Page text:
: a person who gives reports (as at a meeting of a learned society)
Did You Know?
Rapporteur was adopted into English in the 16th century and is a descendant of the Middle French verb rapporter, meaning "to bring back, report, or refer." Other descendants of rapporter in English include rapportage (a rare synonym of reportage, in the sense of "writing intended to give an account of observed or documented events") and rapport ("a harmonious relationship," as in "The young teacher had a good rapport with the students"). The words report, reporter, reportage, etc., are also distant relatives of rapporteur; all can ultimately be traced back to the Latin prefix re-, meaning "back, again, or against," and the Latin word portare, meaning "to carry."
"The rapporteur was particularly scathing about bungled efforts to streamline the way welfare payments are made to individual recipients after delays in a shift to a new system … led thousands of people to fall into poverty." — Patrick Kingsley, The New York Times, 16 Nov. 2018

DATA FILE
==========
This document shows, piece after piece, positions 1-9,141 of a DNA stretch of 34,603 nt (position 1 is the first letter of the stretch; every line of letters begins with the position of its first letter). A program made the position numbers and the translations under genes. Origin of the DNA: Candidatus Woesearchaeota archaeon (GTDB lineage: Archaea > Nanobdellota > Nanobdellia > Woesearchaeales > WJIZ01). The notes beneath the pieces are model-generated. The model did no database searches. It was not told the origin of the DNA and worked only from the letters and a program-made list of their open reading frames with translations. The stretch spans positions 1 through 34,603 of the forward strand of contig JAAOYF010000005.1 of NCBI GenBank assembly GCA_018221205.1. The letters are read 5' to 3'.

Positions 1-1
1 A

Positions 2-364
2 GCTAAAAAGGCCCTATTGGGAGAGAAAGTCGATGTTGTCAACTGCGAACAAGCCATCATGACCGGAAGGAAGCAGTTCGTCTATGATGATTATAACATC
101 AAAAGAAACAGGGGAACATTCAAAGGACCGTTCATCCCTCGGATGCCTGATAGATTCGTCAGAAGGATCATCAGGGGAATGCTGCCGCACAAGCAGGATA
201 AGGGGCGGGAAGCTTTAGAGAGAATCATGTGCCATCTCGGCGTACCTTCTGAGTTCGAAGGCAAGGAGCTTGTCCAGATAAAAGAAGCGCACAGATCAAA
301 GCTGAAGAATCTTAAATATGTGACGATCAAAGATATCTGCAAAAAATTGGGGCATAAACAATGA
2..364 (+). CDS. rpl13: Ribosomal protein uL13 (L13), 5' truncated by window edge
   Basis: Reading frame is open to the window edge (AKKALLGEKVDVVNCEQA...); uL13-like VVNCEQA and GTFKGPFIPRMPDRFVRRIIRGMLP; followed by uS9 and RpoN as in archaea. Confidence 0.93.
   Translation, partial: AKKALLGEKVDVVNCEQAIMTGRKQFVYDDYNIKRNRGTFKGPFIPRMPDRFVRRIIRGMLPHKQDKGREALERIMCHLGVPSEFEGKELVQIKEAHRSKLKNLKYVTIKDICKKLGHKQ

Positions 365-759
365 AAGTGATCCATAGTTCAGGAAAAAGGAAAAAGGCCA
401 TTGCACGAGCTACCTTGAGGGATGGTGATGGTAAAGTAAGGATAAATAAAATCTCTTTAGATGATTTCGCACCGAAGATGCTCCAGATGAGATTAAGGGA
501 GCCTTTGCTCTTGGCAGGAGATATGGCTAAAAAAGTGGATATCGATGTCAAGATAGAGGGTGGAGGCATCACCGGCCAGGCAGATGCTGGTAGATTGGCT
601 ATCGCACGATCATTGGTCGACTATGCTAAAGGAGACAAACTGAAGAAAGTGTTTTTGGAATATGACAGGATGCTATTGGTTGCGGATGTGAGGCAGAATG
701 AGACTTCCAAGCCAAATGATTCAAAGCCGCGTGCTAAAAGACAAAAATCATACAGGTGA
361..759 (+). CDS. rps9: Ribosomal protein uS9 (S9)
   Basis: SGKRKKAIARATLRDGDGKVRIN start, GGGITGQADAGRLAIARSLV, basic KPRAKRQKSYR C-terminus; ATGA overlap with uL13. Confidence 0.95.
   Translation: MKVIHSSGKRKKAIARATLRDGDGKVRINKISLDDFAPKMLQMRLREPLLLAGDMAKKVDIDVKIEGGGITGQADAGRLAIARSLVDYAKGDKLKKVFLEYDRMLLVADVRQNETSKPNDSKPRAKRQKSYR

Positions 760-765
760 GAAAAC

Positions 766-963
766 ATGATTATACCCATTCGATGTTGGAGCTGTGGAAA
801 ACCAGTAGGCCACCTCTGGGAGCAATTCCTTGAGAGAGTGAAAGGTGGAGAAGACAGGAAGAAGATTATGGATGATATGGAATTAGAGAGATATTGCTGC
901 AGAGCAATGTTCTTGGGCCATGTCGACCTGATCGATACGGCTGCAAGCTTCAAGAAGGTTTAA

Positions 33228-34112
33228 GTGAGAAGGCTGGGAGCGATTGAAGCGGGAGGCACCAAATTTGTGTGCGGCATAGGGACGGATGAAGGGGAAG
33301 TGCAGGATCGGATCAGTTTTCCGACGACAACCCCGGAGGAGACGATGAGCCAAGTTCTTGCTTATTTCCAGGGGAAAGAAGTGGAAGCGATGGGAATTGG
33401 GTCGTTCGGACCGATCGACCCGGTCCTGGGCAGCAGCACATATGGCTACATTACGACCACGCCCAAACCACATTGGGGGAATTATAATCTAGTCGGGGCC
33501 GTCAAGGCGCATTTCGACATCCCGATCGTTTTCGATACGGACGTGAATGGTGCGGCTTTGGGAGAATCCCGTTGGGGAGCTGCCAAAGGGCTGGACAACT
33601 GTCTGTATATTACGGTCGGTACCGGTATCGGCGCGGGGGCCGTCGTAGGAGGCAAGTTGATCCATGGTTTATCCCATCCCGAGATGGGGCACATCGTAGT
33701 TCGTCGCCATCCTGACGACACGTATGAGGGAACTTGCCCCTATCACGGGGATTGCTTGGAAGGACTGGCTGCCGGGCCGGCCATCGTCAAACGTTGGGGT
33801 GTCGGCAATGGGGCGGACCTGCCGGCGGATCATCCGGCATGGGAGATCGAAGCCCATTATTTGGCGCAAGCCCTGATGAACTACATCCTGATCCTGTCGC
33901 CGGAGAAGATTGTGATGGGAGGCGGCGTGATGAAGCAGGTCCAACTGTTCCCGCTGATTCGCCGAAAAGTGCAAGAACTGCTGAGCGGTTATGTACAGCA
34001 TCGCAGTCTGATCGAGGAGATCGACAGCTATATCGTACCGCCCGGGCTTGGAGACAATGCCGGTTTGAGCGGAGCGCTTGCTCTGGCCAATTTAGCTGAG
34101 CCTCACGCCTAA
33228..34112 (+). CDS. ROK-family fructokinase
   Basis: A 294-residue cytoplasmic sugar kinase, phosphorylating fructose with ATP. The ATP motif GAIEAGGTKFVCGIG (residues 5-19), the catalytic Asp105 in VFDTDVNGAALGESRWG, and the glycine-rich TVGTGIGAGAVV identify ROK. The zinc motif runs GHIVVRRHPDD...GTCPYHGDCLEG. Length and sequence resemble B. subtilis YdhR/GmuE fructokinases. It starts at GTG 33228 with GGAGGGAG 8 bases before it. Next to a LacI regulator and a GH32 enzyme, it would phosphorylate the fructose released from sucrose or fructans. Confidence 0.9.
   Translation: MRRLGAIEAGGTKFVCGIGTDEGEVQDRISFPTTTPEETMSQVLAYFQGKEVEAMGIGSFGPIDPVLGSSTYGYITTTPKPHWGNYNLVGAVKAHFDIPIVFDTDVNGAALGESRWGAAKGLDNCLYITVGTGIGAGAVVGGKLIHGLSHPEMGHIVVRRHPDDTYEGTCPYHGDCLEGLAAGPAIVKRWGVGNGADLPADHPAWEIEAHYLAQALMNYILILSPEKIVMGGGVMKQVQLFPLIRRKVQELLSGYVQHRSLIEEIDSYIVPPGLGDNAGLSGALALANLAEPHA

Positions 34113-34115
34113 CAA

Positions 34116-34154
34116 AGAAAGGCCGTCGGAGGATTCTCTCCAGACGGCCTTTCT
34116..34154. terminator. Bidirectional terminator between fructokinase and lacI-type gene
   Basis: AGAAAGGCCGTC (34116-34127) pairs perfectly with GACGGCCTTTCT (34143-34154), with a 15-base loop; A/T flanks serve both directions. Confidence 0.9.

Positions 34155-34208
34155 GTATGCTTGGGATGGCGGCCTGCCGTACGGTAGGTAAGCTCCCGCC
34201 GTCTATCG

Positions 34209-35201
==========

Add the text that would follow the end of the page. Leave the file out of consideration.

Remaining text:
"It's appropriate that the U.N. special rapporteur devoted to adequate housing has visited encampments in Mexico City, Buenos Aires, Mumbai—and San Francisco, Oakland and Berkeley." — Rich Lowry, The National Review, 6 Nov. 2018
Test Your Vocabulary with M-W Quizzes
Word Family Quiz
What relative of Latin portare can mean "capable of being carried or moved about"?VIEW THE ANSWER
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